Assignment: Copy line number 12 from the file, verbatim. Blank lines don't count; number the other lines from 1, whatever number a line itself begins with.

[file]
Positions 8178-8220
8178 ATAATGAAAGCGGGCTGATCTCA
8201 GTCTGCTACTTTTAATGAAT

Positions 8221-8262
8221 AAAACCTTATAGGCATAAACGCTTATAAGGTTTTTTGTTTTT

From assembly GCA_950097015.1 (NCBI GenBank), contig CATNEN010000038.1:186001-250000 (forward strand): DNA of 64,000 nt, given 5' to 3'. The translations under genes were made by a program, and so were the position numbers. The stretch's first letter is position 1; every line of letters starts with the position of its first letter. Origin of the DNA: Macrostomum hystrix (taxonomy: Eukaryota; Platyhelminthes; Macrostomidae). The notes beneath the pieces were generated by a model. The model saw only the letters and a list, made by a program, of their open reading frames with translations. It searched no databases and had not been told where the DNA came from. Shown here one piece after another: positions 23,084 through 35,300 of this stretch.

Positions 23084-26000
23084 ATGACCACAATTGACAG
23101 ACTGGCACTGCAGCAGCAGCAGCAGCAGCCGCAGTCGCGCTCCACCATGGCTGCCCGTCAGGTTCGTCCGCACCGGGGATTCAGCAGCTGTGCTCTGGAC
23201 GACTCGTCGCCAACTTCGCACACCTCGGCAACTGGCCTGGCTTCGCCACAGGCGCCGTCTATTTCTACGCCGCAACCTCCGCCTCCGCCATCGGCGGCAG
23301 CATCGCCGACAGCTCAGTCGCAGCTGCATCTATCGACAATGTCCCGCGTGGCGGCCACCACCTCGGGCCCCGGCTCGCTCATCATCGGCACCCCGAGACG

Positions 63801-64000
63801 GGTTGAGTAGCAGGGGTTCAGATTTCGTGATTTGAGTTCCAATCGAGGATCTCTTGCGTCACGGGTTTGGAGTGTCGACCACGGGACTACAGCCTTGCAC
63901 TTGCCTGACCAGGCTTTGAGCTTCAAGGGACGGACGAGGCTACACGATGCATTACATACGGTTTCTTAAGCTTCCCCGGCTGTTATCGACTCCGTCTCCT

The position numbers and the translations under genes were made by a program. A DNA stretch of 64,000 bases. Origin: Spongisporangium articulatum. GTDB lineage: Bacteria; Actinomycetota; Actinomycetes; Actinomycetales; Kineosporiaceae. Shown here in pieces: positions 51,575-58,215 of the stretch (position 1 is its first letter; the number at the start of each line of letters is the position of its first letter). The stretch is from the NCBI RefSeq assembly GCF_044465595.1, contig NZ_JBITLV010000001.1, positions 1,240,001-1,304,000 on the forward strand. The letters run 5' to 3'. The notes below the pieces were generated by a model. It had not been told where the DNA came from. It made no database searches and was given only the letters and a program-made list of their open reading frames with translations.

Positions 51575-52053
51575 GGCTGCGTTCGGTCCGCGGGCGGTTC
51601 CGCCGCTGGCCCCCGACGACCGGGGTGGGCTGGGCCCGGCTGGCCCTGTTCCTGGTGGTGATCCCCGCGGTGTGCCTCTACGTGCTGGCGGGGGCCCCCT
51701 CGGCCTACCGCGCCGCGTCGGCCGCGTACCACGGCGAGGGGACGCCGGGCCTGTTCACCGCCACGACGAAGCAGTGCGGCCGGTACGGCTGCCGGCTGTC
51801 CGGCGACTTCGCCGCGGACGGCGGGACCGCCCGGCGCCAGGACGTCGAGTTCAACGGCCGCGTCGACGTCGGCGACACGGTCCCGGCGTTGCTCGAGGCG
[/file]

Positions 63801-64000